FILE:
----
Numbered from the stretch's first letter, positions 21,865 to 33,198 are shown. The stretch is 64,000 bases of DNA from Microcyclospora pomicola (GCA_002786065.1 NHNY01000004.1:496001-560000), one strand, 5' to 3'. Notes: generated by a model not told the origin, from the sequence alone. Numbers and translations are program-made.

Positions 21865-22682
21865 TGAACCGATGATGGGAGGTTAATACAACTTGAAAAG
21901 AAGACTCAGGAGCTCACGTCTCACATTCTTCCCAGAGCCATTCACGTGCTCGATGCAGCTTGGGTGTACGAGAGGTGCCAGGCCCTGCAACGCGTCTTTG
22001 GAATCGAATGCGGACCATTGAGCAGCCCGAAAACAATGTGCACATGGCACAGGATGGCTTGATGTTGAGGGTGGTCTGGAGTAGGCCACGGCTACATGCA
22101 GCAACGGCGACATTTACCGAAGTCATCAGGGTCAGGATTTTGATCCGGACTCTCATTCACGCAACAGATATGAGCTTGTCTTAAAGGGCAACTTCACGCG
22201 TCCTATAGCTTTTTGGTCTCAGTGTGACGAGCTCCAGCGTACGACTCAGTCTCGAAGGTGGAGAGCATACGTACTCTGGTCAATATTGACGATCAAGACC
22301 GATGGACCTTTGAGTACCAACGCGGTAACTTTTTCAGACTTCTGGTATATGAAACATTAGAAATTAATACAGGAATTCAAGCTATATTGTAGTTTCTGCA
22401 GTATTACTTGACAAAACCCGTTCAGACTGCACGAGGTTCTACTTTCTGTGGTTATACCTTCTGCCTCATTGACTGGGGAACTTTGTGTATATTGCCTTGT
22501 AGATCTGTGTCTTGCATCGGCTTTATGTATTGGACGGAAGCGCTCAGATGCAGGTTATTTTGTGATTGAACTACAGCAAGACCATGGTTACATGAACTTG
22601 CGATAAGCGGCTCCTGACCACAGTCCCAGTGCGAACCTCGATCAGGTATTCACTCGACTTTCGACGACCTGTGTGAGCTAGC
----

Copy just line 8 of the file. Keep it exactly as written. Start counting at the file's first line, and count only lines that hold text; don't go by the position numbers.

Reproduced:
22301 GATGGACCTTTGAGTACCAACGCGGTAACTTTTTCAGACTTCTGGTATATGAAACATTAGAAATTAATACAGGAATTCAAGCTATATTGTAGTTTCTGCA